Coarse woody habitat and glacial lake fisheries in the Midwestern United States: knowns, unknowns, and an experiment to advance our knowledge

One of the trees dropped in Sanford Lake


Coarse woody habitat (CWH) additions have increased in popularity in glacial lakes (i.e. kettle lakes) of the Midwestern United States. However, most enhancements have not been treated as deliberate experiments to test for fish and aquatic ecosystem responses. Whole-lake CWH removal studies have shown reductions in fish growth rates, declines in forage fish abundance, and behavioral changes. Whole-lake CWH addition studies have shown improved reproductive output of certain fishes, increased availability and diversity of prey available to fishes, and influenced behavior and habitat use. Key uncertainties identified in previous CWH addition studies include: (1) Does CWH increase fish production? (2) Does CWH influence certain fish species differently? (3) Does CWH influence fish populations in larger lakes than previously studied? (4) Does CWH influence fish populations over longer periods of time? In 2015, we began a whole-lake CWH addition experiment on a northern Wisconsin lake aimed to address these uncertainties. Sanford Lake maintains a low productivity fish community and supports fishes not generally studied before in the context of CWH. Fish population dynamic/behavior and aquatic ecosystem response variables will be monitored, and tree drop CWH additions are slated for 3 phases over 20 yr. We introduce the Sanford Lake experiment and provide recommendations for expectations and the implementation of CWH additions in inland glacial lakes. Given the reliance of north-temperate inland glacial lake fisheries on allocthonous sources of energy and negative influences of lakeshore residential development on CWH, we hypothesize that CWH addition may contribute to maintaining or enhancing fish production.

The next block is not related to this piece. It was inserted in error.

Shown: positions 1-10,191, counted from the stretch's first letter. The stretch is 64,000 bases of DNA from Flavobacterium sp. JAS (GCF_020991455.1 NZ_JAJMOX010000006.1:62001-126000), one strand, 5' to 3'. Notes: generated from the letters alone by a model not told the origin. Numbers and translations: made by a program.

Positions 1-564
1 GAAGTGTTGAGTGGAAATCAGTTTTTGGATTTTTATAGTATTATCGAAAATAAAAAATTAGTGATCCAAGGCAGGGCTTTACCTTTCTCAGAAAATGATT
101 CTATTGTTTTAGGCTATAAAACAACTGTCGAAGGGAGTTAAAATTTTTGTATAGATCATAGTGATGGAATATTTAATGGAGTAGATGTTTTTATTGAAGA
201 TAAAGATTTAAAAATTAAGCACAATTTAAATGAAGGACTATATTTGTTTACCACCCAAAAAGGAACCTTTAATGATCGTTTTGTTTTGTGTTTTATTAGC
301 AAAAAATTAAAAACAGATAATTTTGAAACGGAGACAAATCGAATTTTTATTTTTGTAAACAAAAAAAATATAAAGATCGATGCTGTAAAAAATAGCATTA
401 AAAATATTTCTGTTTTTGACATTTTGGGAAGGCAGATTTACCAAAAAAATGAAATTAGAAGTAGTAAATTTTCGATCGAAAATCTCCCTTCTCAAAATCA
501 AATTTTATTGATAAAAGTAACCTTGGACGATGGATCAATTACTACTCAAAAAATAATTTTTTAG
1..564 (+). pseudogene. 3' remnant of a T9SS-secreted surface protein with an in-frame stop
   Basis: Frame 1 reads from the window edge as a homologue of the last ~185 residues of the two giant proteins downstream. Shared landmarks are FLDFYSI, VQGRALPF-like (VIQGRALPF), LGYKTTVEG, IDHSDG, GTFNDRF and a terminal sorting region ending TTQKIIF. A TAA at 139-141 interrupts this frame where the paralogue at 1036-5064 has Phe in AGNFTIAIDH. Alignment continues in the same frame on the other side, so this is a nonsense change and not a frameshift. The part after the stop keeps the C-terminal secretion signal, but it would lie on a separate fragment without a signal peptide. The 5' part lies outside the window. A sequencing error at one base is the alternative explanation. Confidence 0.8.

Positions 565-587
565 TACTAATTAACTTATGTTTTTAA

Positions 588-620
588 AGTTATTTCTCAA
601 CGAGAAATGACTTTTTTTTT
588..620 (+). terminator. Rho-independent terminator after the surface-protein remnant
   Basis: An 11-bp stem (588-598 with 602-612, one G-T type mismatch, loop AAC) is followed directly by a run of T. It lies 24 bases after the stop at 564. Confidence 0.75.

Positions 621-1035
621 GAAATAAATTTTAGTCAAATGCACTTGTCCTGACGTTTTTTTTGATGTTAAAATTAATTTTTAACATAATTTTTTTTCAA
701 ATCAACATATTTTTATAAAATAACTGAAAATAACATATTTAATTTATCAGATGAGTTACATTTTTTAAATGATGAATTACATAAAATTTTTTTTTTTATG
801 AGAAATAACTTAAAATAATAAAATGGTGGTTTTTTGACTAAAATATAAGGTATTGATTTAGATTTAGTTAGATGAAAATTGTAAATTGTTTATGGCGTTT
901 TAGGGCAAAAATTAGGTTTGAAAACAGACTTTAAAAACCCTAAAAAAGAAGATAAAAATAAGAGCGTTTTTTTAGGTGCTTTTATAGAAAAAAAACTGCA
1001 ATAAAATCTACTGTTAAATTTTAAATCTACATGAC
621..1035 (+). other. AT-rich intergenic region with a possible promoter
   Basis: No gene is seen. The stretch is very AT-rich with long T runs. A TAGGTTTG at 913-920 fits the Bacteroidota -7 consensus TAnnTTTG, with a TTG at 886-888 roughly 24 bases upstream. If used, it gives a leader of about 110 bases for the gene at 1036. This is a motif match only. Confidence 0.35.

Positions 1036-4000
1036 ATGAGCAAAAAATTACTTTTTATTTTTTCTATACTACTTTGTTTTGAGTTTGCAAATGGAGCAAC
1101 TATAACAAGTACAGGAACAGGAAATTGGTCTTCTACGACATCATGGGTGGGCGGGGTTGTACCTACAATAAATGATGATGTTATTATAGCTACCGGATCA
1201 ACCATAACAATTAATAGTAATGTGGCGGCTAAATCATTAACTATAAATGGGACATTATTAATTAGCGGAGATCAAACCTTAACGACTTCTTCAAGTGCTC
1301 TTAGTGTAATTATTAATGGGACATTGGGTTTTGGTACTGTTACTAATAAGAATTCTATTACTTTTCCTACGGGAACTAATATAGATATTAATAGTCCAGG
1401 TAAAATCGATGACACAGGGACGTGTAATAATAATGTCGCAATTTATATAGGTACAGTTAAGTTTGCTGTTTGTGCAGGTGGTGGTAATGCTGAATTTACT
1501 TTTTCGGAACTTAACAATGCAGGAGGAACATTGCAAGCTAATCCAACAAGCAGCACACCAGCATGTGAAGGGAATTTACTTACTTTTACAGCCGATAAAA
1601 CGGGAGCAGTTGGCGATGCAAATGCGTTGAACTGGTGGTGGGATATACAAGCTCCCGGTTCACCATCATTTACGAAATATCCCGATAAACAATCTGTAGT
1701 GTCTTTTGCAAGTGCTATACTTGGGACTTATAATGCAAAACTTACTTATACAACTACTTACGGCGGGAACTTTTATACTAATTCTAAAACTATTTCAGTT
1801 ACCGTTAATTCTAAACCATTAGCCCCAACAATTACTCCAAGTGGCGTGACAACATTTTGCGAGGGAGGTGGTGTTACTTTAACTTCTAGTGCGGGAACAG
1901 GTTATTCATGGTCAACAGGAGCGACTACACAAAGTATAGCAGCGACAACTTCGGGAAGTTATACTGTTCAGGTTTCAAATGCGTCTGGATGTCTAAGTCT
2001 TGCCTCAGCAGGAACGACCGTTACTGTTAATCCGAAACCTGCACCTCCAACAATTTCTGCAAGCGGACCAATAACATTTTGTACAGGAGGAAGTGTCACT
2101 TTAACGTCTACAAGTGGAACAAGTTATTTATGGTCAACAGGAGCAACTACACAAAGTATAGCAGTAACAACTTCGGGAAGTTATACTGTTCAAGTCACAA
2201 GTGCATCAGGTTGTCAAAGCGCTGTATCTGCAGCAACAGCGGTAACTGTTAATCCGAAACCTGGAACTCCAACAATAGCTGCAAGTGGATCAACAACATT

Lake and Reservoir Management, 35:4(382-395)
Quinnlan Smith
Quinnlan Smith
PhD Student - Freshwater and Marine Sciences

My research interests include fisheries ecology, conservation, and management.